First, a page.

College of Liberal Arts

Two-Day Symposium Examines Latin America during the Cold War

Thursday Oct 29, 2009 | Garrison Hall (GAR), Room 4.100

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The Department of History is hosting a two-day symposium titled "Latin America in the Cold War" on Oct. 29-30.

History professors Jonathan C. Brown, Virginia Garrard-Burnett, and Mark A. Lawrence, as well as, two renowned visiting professors will discuss how the international Cold War intersected with the political, economic, social and cultural development of Latin America in the second half of the 20th century.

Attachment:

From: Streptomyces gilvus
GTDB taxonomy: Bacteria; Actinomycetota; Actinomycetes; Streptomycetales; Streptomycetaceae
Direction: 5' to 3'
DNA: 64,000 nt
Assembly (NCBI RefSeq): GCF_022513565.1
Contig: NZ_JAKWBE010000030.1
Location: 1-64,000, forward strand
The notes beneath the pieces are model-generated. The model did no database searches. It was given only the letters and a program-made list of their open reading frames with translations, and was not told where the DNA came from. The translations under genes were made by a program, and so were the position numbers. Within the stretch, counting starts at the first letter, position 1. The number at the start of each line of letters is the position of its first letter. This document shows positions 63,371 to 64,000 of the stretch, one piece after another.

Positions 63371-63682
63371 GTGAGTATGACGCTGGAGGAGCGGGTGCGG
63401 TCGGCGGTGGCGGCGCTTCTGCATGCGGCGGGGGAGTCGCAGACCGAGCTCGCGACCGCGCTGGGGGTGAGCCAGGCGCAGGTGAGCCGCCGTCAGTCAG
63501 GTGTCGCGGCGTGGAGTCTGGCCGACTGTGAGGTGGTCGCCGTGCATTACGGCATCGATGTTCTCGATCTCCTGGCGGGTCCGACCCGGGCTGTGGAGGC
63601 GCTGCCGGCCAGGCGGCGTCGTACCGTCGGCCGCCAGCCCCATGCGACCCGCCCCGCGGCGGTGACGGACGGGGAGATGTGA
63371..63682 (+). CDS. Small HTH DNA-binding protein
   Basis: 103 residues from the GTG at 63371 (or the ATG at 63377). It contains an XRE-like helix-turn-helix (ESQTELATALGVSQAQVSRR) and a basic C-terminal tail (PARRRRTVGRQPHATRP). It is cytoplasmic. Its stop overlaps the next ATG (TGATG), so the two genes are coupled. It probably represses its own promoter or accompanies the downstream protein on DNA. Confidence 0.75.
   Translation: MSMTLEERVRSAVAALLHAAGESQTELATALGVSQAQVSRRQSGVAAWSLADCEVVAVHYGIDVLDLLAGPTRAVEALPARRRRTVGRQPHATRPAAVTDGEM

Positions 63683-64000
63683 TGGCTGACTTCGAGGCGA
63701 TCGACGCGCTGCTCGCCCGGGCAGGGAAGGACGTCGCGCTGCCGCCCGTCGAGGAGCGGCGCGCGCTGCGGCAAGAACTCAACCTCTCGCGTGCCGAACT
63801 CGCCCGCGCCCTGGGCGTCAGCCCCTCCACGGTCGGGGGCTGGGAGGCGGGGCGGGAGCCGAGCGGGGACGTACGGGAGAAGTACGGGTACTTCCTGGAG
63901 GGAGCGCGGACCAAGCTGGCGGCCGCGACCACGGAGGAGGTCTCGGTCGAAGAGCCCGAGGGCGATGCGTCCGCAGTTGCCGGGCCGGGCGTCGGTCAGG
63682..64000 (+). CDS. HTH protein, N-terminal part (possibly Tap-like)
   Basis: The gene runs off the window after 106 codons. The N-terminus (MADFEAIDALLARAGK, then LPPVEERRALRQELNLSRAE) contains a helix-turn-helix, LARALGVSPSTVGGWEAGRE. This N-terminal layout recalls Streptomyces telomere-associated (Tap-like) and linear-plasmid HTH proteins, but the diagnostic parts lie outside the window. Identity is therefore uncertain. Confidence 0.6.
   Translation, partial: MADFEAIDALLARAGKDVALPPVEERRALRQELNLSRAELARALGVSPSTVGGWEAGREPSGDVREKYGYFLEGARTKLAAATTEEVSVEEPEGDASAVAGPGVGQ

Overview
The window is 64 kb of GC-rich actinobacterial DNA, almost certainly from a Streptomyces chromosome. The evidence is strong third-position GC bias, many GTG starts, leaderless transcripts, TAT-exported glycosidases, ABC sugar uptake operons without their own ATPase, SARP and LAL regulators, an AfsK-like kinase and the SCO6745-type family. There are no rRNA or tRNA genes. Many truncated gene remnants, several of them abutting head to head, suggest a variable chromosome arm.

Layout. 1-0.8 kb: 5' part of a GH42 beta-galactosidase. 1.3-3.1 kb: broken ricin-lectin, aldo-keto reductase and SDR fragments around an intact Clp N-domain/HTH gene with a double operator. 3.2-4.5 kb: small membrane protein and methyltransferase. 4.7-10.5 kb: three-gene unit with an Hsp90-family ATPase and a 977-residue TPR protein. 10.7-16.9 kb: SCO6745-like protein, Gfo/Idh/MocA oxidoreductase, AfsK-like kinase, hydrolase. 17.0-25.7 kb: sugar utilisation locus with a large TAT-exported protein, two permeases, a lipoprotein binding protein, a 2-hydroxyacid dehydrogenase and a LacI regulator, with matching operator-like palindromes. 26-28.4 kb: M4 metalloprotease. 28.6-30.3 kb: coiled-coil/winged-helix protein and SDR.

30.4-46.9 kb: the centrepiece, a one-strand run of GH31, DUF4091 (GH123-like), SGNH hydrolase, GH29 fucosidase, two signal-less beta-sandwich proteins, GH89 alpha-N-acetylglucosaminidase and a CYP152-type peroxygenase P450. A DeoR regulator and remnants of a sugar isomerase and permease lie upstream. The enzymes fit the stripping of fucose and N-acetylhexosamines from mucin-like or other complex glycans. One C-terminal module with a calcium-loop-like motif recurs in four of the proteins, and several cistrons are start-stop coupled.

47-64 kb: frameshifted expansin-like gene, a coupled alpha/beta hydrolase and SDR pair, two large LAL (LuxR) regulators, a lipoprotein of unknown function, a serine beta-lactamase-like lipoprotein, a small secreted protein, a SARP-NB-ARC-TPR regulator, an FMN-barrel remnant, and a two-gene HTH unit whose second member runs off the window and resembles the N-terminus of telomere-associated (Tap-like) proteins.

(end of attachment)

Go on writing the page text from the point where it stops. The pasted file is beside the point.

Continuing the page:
The Cuban Missile Crisis is well-known, but few realized at the time that it represented the most dangerous moment faced by the world since World War II—literally the two-minutes before the "nuclear" midnight. While this crisis is one of the most notable of watershed moments in hemispheric and international relations, far fewer know that it critically damaged the Cuban-Soviet relationship, and, in fact, spurred closer ties between the United States and the Soviet Union.

More about the conference...

Banner photo: Ministry of the Interior building at the Plaza de la Revolución, Havana, Cuba, by Jonathan Brown.

 

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